Ten years later, we're going stronger than ever.

                                          Carole Kenny

For all the praise directed to her, Ms. Kenney is quick to stress that "Community support in Falmouth is unbelievable. If a returning vet has a problem with his house, for example, "I can e-mail the military support group and within 24 hours get $2,000 in donations."

Donations come in "all the time" to ship packages, she said. "It is expensive. At Christmas it is easy to spend $800 on just one shipment." She said the group continues to mail packages each month to soldiers, and that costs about $1,000 a month.

Over the years, she estimates that the military support group has mailed over 5,000 packages to more than 450 soldiers, and has given gift cards totaling $60,000 to returning service members.


Another activity that has been continued over the years, Ms. Kenny said, are the letter boxes throughout town that long-time volunteer Sharon Poulos maintains. "I hunt down addresses for the soldiers, mostly by word of mouth." She provides addressed envelopes in letter boxes at businesses like UPS in Falmouth and Mashpee, Stop & Shop in Falmouth and Mashpee, Roche Bros., Kenyons Market, Windfall Market and Waquoit Congregational Church and East Falmouth, Teaticket and Falmouth post offices.

"Then when they come home, we see if they can come to meeting. It's wonderful." Ms. Poulos is also in charge of the yellow ribbons that hang on the village green, the town hall and around town.

Soldiers Show Their Appreciation

Ms. Kenny has enjoyed watching schoolchildren help with the support group's efforts. She has had soldiers who have returned from their deployment come by to help Girl Scouts pack up cookies to send to the troops. "The look on the girls' faces is just wonderful," she said.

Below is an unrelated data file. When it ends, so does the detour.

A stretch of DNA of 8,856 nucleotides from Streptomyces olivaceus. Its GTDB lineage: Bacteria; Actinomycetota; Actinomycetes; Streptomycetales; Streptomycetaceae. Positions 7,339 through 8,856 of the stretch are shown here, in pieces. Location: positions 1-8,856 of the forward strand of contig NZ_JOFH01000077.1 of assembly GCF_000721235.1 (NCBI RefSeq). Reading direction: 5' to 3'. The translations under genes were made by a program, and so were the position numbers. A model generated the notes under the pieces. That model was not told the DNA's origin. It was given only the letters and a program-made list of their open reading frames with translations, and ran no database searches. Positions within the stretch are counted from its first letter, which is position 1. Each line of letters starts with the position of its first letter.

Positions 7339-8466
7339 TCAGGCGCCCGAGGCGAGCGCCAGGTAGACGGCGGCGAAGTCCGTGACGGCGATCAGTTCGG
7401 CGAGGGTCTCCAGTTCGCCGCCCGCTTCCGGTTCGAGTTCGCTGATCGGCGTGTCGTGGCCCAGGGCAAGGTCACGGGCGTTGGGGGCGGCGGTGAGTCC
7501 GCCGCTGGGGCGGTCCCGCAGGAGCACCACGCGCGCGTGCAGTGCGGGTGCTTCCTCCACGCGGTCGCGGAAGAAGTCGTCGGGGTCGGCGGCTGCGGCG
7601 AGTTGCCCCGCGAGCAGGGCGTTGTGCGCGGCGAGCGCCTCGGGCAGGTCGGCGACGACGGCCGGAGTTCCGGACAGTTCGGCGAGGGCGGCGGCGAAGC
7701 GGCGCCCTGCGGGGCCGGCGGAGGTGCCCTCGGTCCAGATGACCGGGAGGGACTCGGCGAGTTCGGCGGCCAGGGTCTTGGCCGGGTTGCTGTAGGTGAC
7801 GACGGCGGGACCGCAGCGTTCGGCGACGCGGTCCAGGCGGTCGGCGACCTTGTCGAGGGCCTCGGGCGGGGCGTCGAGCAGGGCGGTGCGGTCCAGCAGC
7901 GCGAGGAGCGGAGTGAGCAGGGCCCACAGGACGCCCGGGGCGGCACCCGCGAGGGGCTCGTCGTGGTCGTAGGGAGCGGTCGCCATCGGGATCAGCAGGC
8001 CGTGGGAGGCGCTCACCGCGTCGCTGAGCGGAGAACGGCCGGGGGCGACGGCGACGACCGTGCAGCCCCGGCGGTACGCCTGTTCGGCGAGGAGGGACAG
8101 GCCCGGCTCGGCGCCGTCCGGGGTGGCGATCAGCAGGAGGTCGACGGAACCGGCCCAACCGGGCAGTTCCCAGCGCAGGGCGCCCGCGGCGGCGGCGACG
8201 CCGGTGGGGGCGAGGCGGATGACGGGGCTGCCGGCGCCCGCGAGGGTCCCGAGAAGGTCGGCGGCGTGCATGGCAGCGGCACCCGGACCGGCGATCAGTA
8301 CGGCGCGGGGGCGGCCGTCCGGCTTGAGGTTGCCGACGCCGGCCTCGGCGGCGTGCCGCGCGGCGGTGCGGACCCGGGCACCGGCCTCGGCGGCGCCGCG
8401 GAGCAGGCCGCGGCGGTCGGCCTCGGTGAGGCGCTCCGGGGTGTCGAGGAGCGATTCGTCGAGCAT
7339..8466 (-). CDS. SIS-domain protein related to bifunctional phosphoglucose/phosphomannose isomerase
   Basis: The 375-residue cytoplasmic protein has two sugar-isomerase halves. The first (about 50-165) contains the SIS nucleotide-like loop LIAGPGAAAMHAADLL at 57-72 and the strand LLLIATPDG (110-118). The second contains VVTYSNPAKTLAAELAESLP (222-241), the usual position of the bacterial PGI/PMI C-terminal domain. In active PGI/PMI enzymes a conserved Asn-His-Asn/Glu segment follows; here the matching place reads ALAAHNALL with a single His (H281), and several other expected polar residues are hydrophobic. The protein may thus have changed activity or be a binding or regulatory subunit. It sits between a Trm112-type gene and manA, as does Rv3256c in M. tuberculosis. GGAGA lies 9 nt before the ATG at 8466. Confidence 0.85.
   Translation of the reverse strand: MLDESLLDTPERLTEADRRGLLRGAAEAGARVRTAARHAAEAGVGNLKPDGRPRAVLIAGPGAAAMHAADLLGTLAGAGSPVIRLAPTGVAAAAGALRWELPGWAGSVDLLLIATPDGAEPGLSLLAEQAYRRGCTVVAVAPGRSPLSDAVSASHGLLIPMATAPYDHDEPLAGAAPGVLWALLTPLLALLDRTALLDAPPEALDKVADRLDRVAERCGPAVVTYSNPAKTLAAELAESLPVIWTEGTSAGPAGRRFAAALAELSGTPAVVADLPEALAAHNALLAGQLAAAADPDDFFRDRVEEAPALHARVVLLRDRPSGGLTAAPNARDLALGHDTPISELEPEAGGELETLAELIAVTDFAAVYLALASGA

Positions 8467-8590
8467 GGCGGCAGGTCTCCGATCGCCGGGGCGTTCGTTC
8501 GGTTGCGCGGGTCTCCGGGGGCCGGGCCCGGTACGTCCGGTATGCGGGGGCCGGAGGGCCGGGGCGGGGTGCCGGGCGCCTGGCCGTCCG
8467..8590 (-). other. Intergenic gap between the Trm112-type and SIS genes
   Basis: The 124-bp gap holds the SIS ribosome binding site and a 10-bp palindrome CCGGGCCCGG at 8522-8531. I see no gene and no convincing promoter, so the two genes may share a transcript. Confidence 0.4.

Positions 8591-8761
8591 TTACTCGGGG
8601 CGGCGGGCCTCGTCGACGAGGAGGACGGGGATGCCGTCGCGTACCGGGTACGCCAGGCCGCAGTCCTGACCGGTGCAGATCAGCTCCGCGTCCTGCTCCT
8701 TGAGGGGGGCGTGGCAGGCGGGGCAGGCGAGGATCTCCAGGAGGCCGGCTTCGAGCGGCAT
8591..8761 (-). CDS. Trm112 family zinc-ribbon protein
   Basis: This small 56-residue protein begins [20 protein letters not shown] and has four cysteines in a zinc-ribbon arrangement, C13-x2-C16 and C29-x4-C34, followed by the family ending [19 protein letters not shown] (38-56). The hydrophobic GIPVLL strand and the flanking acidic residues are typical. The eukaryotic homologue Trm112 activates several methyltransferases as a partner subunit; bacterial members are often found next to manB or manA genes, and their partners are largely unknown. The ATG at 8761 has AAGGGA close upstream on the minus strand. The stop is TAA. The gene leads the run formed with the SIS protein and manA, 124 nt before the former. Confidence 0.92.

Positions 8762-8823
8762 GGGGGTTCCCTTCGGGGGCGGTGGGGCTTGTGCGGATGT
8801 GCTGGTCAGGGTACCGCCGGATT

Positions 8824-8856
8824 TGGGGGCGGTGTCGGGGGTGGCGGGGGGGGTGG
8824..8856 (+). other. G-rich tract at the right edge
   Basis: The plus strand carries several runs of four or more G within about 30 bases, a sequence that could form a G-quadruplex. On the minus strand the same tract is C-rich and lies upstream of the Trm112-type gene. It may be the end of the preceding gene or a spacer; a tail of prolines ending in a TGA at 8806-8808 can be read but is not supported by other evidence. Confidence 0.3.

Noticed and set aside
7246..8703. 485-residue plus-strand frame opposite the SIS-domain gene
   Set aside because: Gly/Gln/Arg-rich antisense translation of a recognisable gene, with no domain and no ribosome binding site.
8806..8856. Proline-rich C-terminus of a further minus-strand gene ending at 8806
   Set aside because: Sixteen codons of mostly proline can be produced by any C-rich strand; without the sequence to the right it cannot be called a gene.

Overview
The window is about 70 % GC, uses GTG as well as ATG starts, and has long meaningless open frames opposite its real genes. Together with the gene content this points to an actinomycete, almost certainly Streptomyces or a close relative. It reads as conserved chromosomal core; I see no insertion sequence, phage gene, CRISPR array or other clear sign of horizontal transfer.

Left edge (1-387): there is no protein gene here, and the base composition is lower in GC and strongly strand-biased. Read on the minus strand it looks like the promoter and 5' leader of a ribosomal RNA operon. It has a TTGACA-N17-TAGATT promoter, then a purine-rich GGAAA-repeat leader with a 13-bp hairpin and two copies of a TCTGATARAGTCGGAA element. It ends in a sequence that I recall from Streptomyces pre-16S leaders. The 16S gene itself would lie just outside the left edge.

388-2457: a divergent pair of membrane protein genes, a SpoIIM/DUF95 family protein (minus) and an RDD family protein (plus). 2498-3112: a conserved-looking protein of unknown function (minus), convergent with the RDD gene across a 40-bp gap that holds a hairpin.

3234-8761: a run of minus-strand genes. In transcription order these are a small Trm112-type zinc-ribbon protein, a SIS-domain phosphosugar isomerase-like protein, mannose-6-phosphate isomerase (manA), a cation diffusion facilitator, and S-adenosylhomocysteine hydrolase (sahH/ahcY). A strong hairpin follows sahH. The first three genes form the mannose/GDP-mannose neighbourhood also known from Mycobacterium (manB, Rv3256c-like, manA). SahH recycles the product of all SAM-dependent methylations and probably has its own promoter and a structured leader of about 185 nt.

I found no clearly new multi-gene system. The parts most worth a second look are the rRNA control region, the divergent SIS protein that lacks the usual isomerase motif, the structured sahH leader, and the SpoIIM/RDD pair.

The group continues to have family support meetings on the second and fourth Mondays of each month at 7 PM at the Gus Canty Community Center.

Upcoming events for the Falmouth Military Support Group include building a handicapped ramp at Old Silver Beach in memory of Sgt. Matthew Gallagher of North Falmouth, who died in Iraq in 2011. "People gave donations in his memory, and we weren't sure what to do with them. Then Matt's mother said that Matt used to see a neighbor who was in a wheelchair who was unable to get down to the beach. She suggested that the money be used for that." The start date is scheduled to be the end of March. On May 6, Kevin Lambert of the Statewide Advocacy for Veterans' Empowerment will present a program, Battleminds, at the community center. It is designed to make the public aware of returning veterans and issues facing them upon their return.

Mr. McDevitt is impressed with the group's efforts to help returning veterans, especially the scholarship fund. Ms. Kenny said that the support group has given out more than $17,000 in scholarships in the last few years.

According to Ms. Kenny, 10 years ago, "we supported our loved ones while deployed and supported each other through their deployments, and now we still support them, still support each other, but now we also support the returning veterans and their families.

As similar groups have fallen apart in other towns, Ms. Kenny said, the Falmouth Military Support Group sometimes receives donations from those communities.

Ten years after its founding, Falmouth's group remains a major source of strength for soliders and their families. Tim Kotchian, who was in Iraq on his first tour of duty in 2003, and returned in 2005, said "I cannot say enough nice things about them. They are awesome." Ms. Dupuis said, "For Justin and for me to know that the community is thinking about him and his colleagues, and praying for them, it's wonderful. Incredible."